The Don’t Ask, Don’t Tell debate is over, according to a statement released Tuesday by 30 professors and scholars — including Yale Law School senior research scholar and lecturer Eugene Fidell.
The Palm Center, a think tank at University of California Santa Barbara, issued the statement after the Pentagon released a study stating that the repeal of Don’t Ask, Don’t Tell — the United States military policy prohibiting openly gay and lesbian Americans from serving in the armed forces — would not cause long-term problems.
The Pentagon surveyed some 115,000 service members for its study, and found that 70 percent of troops believe a repeal of Don’t Ask, Don’t Tell would have mixed, positive or no effect on their service. On Tuesday, U.S. Secretary of Defense Robert Gates urged Congress to strike down the ban.
Fidell, who served as a lieutenant commander in the Coast Guard and now teaches military law, added that he cares deeply about this issue and thinks the policy is wrong from both a legal and a practical perspective. Fidell said that he hopes the Reserve Officers’ Training Corps (ROTC) will return to campus after the repeal of the ban.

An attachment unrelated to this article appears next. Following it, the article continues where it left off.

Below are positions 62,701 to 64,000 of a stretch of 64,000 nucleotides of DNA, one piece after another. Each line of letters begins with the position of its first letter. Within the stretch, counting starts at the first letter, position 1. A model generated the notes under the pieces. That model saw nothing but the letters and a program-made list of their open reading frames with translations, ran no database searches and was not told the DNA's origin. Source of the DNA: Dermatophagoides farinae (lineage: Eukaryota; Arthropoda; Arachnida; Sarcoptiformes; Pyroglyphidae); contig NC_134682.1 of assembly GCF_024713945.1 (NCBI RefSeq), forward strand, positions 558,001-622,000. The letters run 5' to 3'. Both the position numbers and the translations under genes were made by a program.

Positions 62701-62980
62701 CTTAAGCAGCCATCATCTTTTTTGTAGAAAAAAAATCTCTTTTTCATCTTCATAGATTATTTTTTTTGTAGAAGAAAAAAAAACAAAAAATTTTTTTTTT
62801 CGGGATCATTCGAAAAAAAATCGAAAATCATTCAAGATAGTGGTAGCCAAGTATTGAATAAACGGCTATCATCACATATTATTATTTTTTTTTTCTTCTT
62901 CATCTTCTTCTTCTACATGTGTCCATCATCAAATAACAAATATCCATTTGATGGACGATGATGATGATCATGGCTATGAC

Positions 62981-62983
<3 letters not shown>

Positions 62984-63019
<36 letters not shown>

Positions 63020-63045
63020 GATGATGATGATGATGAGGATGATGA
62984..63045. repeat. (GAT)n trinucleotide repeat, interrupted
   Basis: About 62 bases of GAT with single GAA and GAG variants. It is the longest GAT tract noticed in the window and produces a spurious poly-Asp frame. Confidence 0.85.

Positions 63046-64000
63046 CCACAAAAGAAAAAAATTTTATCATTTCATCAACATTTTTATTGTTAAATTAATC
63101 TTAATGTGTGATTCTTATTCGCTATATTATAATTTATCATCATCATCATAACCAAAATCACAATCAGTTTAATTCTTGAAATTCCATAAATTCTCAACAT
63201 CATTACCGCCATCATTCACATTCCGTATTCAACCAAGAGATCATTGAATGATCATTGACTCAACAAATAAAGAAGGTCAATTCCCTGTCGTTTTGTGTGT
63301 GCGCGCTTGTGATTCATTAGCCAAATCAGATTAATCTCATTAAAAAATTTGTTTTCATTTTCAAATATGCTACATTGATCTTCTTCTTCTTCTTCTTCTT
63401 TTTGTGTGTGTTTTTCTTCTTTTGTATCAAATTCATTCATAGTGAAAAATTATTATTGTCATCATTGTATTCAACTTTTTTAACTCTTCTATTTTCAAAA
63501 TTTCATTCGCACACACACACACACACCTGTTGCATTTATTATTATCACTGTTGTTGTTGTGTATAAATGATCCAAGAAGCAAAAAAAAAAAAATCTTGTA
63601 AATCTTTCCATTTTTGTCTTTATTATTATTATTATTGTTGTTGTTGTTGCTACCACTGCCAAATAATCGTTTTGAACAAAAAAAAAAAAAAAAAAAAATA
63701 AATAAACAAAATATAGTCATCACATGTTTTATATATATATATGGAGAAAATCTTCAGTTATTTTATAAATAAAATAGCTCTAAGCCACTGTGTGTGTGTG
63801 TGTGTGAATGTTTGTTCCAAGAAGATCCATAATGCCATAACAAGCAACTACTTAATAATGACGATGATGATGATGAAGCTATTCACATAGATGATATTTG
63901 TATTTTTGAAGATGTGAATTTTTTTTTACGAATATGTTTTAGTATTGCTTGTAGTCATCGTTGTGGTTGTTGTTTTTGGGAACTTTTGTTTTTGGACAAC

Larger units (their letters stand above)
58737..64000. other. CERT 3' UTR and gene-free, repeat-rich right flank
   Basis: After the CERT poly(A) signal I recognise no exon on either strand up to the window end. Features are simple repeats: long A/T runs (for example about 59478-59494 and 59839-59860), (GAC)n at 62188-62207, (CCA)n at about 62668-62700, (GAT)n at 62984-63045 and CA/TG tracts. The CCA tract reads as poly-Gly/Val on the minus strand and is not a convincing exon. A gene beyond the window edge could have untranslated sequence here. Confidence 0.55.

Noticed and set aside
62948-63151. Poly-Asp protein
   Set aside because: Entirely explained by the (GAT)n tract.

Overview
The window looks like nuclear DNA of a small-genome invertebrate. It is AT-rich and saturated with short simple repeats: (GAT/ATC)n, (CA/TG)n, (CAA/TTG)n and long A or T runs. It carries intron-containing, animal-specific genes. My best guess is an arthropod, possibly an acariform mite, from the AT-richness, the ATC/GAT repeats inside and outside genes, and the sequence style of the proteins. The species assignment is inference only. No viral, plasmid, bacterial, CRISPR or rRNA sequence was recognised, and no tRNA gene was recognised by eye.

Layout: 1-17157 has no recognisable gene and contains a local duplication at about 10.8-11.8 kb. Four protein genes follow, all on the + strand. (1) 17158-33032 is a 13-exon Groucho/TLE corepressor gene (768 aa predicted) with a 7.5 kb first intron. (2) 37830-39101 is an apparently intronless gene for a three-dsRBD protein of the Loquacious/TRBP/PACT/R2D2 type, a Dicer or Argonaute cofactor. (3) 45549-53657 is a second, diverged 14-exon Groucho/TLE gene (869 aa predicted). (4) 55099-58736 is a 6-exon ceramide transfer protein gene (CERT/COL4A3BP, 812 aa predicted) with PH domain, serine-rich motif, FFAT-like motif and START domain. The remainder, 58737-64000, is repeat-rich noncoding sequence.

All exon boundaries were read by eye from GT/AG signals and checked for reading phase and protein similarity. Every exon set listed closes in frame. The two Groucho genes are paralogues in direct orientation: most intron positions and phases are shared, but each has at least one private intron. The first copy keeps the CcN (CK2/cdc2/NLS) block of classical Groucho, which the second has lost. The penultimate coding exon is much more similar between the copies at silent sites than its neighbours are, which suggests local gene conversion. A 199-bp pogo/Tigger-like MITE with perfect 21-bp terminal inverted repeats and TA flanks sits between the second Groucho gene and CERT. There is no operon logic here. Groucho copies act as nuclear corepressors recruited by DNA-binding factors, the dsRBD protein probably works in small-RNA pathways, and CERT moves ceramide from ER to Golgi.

Although Fidell said he had not openly advocated the repeal of Don’t Ask, Don’t Tell before signing the statement, he has represented clients who were expelled form the military for disclosing their sexual orientation.
“From a legal perspective, it violates the first amendment with regards to free speech,” Fidell said. “It also violates the fifth amendment with regards to due process because it is an arbitrary and irrational rule.”
Don’t Ask, Don’t Tell also wastes taxpayers’ money, Fidell added, because the military is forced to remove service members, like those with critical language skills, it spent much money to train.
After winter break, the Yale College Council will release the results of a survey sent to undergraduates this November about ROTC and military service.